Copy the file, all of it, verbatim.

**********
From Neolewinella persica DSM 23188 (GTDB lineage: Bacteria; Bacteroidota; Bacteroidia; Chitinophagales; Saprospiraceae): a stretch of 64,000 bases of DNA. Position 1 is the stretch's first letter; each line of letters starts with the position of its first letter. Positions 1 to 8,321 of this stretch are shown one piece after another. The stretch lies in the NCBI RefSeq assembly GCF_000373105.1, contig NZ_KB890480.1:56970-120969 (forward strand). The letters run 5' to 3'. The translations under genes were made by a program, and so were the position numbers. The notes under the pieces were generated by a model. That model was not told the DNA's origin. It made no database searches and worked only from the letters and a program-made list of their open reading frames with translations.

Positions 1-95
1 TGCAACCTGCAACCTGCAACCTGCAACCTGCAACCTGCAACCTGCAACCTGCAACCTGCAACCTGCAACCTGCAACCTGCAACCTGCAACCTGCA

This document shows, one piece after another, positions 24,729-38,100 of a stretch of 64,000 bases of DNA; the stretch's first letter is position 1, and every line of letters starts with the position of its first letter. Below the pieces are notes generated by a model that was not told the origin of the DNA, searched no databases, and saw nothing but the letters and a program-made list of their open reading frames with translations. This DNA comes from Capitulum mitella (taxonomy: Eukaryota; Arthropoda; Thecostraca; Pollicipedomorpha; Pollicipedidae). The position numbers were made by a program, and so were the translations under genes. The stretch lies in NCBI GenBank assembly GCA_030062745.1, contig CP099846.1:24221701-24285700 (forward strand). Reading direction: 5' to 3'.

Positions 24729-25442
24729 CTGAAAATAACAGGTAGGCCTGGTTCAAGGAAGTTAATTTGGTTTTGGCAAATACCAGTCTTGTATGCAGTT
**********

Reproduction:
From Neolewinella persica DSM 23188 (GTDB lineage: Bacteria; Bacteroidota; Bacteroidia; Chitinophagales; Saprospiraceae): a stretch of 64,000 bases of DNA. Position 1 is the stretch's first letter; each line of letters starts with the position of its first letter. Positions 1 to 8,321 of this stretch are shown one piece after another. The stretch lies in the NCBI RefSeq assembly GCF_000373105.1, contig NZ_KB890480.1:56970-120969 (forward strand). The letters run 5' to 3'. The translations under genes were made by a program, and so were the position numbers. The notes under the pieces were generated by a model. That model was not told the DNA's origin. It made no database searches and worked only from the letters and a program-made list of their open reading frames with translations.

Positions 1-95
1 TGCAACCTGCAACCTGCAACCTGCAACCTGCAACCTGCAACCTGCAACCTGCAACCTGCAACCTGCAACCTGCAACCTGCAACCTGCAACCTGCA

This document shows, one piece after another, positions 24,729-38,100 of a stretch of 64,000 bases of DNA; the stretch's first letter is position 1, and every line of letters starts with the position of its first letter. Below the pieces are notes generated by a model that was not told the origin of the DNA, searched no databases, and saw nothing but the letters and a program-made list of their open reading frames with translations. This DNA comes from Capitulum mitella (taxonomy: Eukaryota; Arthropoda; Thecostraca; Pollicipedomorpha; Pollicipedidae). The position numbers were made by a program, and so were the translations under genes. The stretch lies in NCBI GenBank assembly GCA_030062745.1, contig CP099846.1:24221701-24285700 (forward strand). Reading direction: 5' to 3'.

Positions 24729-25442
24729 CTGAAAATAACAGGTAGGCCTGGTTCAAGGAAGTTAATTTGGTTTTGGCAAATACCAGTCTTGTATGCAGTT